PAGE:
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A principal residence is a better investment than rental properties for dozens of reasons

Posted by John T. Reed on

Are you better off in the long-run buying rental property or one-at-a-time, more and more expensive principal residences?

Start with the list of tenant-only hassles, namely time consumption of managing rental properties. Home owners who live in the home do not have to advertise, show the property, collect rents, evict anyone, and about 1,000 other hassles.

They also do not have to pay the incremental costs caused by tenants—higher utilities, higher insurance, higher property taxes because landlords are not feared by assessors as voters the way homeowners are, higher maintenance costs, higher wear-and-tear costs

Mandatory resident managers after a certain size level. I could go on.

Then there are the taxes. Receiving rent is a taxable event. Not having to pay a rent or mortgage on a free-and-clear house is not a taxable event.

Gains on your home are excluded from income tax up to $250,000 per spouse. Gains on sale of a rental property are fully taxed and the portion of the gain stemming from depreciation deductions that you took or could have taken are recaptured at ordinary income tax rates up to 25%.

Passive loss limits often prevent deducting landlord expenses like mortgage interest and property taxes. On your residence and even your second home, those are deductible and there are not relevant limits.

Owner occupants often get discounts on property taxes. Do landlords? Ha!

Your principal residence equity is not taken into account when calculating your eligibility for Medicaid, long-term care, or your kids’s college financial aid. Will your rental property be taken into account regarding those good deal? Double ha! Every damned dime.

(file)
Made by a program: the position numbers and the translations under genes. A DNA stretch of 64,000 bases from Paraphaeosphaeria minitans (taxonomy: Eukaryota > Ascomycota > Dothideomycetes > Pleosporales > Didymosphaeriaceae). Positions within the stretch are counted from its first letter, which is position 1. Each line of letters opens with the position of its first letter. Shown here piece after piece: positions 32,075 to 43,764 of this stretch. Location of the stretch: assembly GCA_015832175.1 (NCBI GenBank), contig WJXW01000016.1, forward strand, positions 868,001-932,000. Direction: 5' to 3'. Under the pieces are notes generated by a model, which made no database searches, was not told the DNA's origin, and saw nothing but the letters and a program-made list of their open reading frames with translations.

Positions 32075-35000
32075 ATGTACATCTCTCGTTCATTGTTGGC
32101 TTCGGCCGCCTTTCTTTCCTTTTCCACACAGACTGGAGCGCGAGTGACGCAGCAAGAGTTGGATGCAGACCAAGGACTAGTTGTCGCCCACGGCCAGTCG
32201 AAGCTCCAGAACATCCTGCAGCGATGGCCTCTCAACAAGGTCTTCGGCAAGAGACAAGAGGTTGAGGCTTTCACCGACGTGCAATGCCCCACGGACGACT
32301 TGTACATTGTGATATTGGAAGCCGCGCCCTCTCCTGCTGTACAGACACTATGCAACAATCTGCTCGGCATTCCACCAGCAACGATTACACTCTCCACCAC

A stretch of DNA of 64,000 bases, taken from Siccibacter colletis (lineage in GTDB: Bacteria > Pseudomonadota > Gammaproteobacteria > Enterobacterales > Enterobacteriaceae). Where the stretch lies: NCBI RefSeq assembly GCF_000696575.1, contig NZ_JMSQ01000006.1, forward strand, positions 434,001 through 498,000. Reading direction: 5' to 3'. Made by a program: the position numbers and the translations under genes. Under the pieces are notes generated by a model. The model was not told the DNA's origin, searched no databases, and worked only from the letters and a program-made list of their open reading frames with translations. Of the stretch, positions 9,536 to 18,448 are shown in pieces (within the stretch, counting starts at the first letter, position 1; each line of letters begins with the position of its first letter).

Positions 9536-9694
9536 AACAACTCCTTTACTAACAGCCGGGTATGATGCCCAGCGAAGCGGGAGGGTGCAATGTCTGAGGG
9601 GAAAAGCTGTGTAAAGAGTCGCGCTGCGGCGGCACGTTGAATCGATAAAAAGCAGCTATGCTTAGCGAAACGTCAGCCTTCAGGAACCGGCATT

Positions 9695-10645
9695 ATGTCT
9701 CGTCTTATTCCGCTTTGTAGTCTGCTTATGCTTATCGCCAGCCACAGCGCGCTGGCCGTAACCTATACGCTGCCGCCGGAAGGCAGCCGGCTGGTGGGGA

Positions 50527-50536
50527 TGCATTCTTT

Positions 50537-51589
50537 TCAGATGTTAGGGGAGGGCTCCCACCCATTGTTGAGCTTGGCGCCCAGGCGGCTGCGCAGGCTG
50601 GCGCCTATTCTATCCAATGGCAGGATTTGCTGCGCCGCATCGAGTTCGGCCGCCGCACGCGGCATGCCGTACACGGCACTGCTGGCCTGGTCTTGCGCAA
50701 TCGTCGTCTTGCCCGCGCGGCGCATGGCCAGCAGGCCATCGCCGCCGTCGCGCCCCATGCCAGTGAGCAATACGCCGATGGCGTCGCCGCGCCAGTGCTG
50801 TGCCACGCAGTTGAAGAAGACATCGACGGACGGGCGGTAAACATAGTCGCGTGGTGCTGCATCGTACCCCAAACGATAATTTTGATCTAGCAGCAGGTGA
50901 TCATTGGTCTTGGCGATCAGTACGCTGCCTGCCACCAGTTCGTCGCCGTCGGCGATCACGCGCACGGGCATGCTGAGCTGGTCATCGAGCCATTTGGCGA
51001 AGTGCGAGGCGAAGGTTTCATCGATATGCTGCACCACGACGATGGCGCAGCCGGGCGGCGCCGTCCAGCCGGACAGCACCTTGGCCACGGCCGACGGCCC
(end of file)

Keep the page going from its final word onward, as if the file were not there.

If you go bankrupt, your creditors get every dime of your rental property equity. But the amount of your principal residence equity that they get ranges from zero to most, but never all, depending upon your state.

Residential rental property owners are the most sued category of Americans. Owner occupants of principal residences are almost never sued.

Owner occupant homeowners are arguably the most well-treated voter group in America in terms of laws that apply to them. Why? Nearly two thirds of American voters are homeowners. Landlords are the exact opposite. They are the targets of countless, unbelievable, absurd, unfair anti-landlord laws. Why? There are only 10.6 million taxpayers who filed Schedule E’s (Rent Income) and they are one of the most hated politically groups in human history.

When you were in 2nd grade and the teacher went around the room asking what you wanted to be when you grew up did you answer—“one of the most widely hated people in America—a landlord?”

Homeowners get cheaper, higher loan-to-value ratio, better mortgage terms than landlords. Homeowners often have no personal liability on their residence mortgages; landlords are more likely personally liable. You can get a RAM on your personal residence; not on a rental property.

Whether you are better off owning rental property than one ever more valuable principal residence is a matter of facts and logic,


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